under the age of 18 years of age (see “Warnings and
stimulation (anorgasmia)
precautions” section).
• Menstrual disorders including lack of menstrual
Obsessive-Compulsive Disorders (OCD)
periods (amenorrhea), extremely light menstrual
Adults:
blood flow (hypomenorrhea), bleeding from the
• The recommended starting dose is 50mg per day for
uterus between menstrual periods (metrorrhagia),
3-4 days.
abnormally heavy and prolonged menstrual period
• The effective dose is usually between 100mg and
at regular intervals (menorrhagia)
300mg per day.
• Urinary (micturition) disorders including urinary
• If after some weeks on the recommended dose,
retention, incontinence, frequent need to urinate
insufficient response has been achieved, the dose
(pollakiuria), a need to wake and pass urine at night
may be increased gradually up to a maximum of
(nocturia) and repeated inability to control urination
300mg per day.
(enuresis)
• Doses up to 150mg can be given as a single dose,
• In children and adolescents with Obsessive
preferably in the evening. A total daily dose of more
Compulsive Disorder (OCD), reported adverse
than 150mg should be given in 2 or 3 divided doses.
effects included difficulty in sleeping (insomnia),
• If no improvement is observed within 10 weeks,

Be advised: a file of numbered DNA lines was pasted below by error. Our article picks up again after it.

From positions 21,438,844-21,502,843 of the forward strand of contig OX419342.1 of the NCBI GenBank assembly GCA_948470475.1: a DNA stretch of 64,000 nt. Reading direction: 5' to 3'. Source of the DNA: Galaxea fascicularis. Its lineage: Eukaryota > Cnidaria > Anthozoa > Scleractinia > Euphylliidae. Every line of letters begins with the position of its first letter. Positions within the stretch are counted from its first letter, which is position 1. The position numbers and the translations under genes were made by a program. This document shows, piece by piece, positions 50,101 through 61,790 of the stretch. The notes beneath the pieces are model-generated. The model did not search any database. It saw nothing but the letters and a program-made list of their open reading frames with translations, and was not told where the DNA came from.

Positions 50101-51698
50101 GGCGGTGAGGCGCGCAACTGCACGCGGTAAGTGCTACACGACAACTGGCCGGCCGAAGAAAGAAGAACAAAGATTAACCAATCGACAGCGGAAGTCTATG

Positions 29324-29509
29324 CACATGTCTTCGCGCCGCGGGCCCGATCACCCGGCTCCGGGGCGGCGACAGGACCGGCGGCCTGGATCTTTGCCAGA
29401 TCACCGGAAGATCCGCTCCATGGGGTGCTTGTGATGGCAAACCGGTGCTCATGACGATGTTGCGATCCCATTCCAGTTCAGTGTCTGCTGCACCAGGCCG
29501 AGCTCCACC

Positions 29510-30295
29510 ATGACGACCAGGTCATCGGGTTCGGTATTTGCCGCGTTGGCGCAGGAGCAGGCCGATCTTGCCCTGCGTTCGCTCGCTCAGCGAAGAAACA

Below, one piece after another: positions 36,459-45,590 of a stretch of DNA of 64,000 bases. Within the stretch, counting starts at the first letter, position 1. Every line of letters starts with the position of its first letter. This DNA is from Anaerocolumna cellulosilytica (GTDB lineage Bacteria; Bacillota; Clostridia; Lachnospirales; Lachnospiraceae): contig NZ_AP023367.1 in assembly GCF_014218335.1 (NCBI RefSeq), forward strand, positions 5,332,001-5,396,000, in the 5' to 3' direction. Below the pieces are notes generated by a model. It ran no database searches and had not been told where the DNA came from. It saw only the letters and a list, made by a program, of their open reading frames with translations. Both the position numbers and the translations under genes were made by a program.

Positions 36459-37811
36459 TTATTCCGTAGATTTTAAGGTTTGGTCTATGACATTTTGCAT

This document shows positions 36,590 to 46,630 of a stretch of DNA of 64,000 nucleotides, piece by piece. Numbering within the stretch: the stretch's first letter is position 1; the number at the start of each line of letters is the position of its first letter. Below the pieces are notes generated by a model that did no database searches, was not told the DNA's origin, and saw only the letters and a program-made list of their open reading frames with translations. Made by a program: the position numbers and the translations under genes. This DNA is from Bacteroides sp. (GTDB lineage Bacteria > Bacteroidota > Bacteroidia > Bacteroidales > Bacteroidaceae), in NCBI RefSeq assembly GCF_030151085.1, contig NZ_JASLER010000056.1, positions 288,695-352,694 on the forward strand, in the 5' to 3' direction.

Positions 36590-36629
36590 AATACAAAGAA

general weakness (asthenia), restlessness
treatment with Fluvoxamine should be reconsidered.
(agitation), abnormal amount of uncontrolled
muscular action (hyperkinesia), sleepiness or
Children and adolescents under the age of 18 years:
drowsiness (somnolence), indigestion (dyspepsia)
• The starting dose is 25mg per day.
and feeling over-excited (hypomania). Convulsions
• Increase every 4-7 days in 25mg increments until an
have also been reported
effective dose is achieved.
• The maximum dose in children should not exceed
Withdrawal symptoms
200mg per day.
Discontinuation of Fluvoxamine (particularly when
• It is advisable that a total daily dose of more than
abrupt) commonly leads to withdrawal symptoms.
50mg should be given in two divided doses. If the
Dizziness, sensory disturbances (including tingling or
two divided doses are not equal, the larger dose
numbness in the hands or feet [paraesthesia], visual
should be given at bedtime.
disturbances and electric shock sensations), sleep
disturbances (including difficulty in sleeping [insomnia]
Patients with liver and/or kidney disorders
and intense dreams), restlessness (agitation) and
You should start on a low dose and be carefully
anxiety, irritability, confusion, emotional instability,
monitored.
feeling sick (nausea) and/or being sick (vomiting) and
diarrhoea, sweating and palpitations, headache and
Withdrawal symptoms (following discontinuation of
tremor are the most commonly reported.
treatment with Fluvoxamine)
Generally these symptoms are mild to moderate,
See “If you stop taking Fluvoxamine” section and
however, in some patients they may be severe and/or
section 4 “Possible side effects".
prolonged.
They usually occur within the first few days of